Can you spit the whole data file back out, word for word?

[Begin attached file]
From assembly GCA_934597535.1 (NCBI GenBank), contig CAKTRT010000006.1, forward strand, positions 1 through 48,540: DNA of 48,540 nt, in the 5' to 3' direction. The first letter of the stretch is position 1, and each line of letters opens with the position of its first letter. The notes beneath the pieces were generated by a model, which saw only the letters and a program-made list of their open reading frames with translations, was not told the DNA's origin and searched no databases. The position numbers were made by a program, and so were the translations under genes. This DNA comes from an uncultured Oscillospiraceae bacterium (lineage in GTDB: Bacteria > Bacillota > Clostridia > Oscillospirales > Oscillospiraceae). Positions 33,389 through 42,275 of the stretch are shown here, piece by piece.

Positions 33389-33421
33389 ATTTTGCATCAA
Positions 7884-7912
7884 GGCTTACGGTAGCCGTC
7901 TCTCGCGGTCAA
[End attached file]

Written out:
From assembly GCA_934597535.1 (NCBI GenBank), contig CAKTRT010000006.1, forward strand, positions 1 through 48,540: DNA of 48,540 nt, in the 5' to 3' direction. The first letter of the stretch is position 1, and each line of letters opens with the position of its first letter. The notes beneath the pieces were generated by a model, which saw only the letters and a program-made list of their open reading frames with translations, was not told the DNA's origin and searched no databases. The position numbers were made by a program, and so were the translations under genes. This DNA comes from an uncultured Oscillospiraceae bacterium (lineage in GTDB: Bacteria > Bacillota > Clostridia > Oscillospirales > Oscillospiraceae). Positions 33,389 through 42,275 of the stretch are shown here, piece by piece.

Positions 33389-33421
33389 ATTTTGCATCAA
Positions 7884-7912
7884 GGCTTACGGTAGCCGTC
7901 TCTCGCGGTCAA